Classical Time – for the Banjo-ista

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If this doesn’t draw in the banjo enthusiasts, I don’t know what will…

I should say it’s Classic Banjo Time.

The modern banjo has ancient roots and shares much with it’s African antecedents.  Its connection to the lute family along with the whole array of drum-headed cousins crossed many lost cultural boundaries in ancient times.  This makes it the perfect candidate for bridging musical genres and styles, from the Sub-Saharan and Arabic music the banjo, with it’s almost ever-present drone string, morphed into creature we know today.  Most non-players only know it from the post-war music known as Bluegrass or maybe even Old-Time Country but there is, and always has been, a broad range of music brought to life on this bright and varied instrument.

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Cowboy Singing – Thomas Eakins

I read somewhere long ago the real instrument of the American Cowboy was the banjo due, in part, to the timing and population of the very people who became cowboys.  Forget the 1950s movie stereotype, most cowboys were freed slaves, their offspring, or poor younger sons of Euro-Americans looking for a job and adventure.  Those who were not were likely caballeros from old Mexico or the west in general; they brought most of the guitarras to the scene.

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Thomas Eakins, Home Ranch 1888

Where I was going with this ramble was that the humble little banjo can do more than Mumford and Sons or Yonder Mountain String Band patterned rolls.  Nifty and tight as they may be, some of us want to reach beyond and find the real soul in our hands.  Don’t get me wrong, these are fine musicians, but really just one narrow style in a giant spectrum of sound.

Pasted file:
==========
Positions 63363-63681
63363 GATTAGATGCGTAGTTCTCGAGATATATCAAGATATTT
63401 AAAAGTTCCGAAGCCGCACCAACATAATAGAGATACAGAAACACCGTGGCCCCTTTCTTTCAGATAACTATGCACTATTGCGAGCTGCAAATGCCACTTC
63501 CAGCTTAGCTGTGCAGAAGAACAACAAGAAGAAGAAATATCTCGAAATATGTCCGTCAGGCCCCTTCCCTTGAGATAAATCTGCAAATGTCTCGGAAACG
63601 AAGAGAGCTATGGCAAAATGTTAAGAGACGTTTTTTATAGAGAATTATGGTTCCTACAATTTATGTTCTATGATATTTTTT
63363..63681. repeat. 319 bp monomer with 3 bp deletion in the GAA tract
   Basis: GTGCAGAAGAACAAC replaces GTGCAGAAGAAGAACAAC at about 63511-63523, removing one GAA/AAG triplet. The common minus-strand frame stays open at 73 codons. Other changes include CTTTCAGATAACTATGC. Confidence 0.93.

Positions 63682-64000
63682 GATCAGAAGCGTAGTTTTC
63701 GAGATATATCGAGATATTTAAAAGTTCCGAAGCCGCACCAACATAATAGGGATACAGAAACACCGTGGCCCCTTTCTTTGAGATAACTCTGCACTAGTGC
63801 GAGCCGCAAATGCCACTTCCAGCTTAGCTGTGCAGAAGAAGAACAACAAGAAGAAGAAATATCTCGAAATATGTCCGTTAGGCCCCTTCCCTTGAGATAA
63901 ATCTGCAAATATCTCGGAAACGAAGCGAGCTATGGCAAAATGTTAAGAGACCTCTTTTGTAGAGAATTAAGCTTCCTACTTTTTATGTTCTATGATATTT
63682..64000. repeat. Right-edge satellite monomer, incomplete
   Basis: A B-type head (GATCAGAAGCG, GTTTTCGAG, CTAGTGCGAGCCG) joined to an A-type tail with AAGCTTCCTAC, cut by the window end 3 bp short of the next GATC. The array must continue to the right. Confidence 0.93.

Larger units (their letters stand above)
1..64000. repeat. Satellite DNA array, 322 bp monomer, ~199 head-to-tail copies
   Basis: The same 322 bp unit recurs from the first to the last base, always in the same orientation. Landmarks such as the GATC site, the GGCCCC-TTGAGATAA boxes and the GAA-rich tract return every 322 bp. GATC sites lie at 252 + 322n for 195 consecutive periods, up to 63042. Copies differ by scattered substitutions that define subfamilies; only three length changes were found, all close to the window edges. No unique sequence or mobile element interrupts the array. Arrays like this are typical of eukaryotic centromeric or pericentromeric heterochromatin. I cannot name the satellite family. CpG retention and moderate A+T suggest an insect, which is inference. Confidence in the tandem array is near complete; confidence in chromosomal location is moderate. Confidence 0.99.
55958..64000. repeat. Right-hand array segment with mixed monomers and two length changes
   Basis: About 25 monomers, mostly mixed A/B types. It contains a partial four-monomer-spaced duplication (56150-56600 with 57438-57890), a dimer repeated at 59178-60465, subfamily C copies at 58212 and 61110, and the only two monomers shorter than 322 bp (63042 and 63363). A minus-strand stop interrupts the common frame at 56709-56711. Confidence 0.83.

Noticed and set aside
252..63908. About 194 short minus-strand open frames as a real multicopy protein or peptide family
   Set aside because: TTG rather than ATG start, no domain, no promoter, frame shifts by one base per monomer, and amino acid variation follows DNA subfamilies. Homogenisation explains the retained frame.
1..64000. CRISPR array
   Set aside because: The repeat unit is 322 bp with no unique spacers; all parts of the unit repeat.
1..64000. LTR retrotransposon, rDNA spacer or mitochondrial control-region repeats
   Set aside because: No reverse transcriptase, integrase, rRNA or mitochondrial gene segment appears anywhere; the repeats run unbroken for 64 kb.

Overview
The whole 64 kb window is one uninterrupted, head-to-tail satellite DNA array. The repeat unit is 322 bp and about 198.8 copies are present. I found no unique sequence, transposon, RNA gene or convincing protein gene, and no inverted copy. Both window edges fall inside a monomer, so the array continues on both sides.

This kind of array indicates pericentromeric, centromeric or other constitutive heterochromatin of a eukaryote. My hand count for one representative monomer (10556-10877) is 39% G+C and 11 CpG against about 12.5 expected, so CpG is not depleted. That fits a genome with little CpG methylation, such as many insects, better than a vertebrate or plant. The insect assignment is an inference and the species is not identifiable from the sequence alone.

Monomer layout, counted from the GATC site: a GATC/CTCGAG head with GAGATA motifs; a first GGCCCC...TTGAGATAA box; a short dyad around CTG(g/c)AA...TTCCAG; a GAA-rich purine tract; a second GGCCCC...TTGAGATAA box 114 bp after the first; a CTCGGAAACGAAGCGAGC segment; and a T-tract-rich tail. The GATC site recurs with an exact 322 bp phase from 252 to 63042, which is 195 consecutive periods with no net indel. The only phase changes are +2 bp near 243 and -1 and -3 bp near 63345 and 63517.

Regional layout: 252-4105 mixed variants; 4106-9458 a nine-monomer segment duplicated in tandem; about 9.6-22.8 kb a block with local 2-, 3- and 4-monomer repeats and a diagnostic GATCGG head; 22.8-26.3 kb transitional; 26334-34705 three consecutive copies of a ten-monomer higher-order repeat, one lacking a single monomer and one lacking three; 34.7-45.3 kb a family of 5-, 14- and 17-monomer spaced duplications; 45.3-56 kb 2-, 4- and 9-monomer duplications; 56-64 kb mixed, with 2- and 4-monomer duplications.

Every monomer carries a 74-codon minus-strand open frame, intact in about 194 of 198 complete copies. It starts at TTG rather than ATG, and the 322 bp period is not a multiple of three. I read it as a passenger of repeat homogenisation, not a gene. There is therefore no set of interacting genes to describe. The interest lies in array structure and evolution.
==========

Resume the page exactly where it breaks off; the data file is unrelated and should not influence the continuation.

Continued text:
Here’s a great example.  What could be better than Bach and banjo?

I suggest checking out more of Mr. Raphaelson’s videos if you want to add a little novelty to your listening lineup.  Whatever your instrument, love it, learn it, and expand upon it.

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Since we opened the post with a banjo beauty shot, it seems appropriate to end with one as well.  I love this inlay, by the way.

So Long Earl

Thanks to spending so much time with my grandparents as a young child, Earl Scruggs has been a musical influence on me since before I can remember.  I loves seeing him and Lester Flatt on the Beverly Hillbillies and in my early teens, I wanted to learn to play like him.  I bought a very cheap (read junk) banjo and plugged away at it after school, annoying friends and roommates for the next decade and a half.  I never became a great player but still love to sit around and pluck the strings when I’m alone. I went off to college to become a classical musician but spent far more time strumming a banjo than studying or practicing my chosen instrument.

Click the image to go to the Earl Scruggs web page.

Very few people can affect a whole new sound and style of music and be emulated by so many musicians.  People like Earl Scruggs, Bill Monroe, and even John Hartford influenced so much music in ways many younger people wont even know and took virtuosity to a high and classic level.  I’ll pull out the Scruggs book I’ve been carrying around for 25 years and maybe try my hand at some American classical music tonight.

Enjoy one of the coolest banjo licks ever played.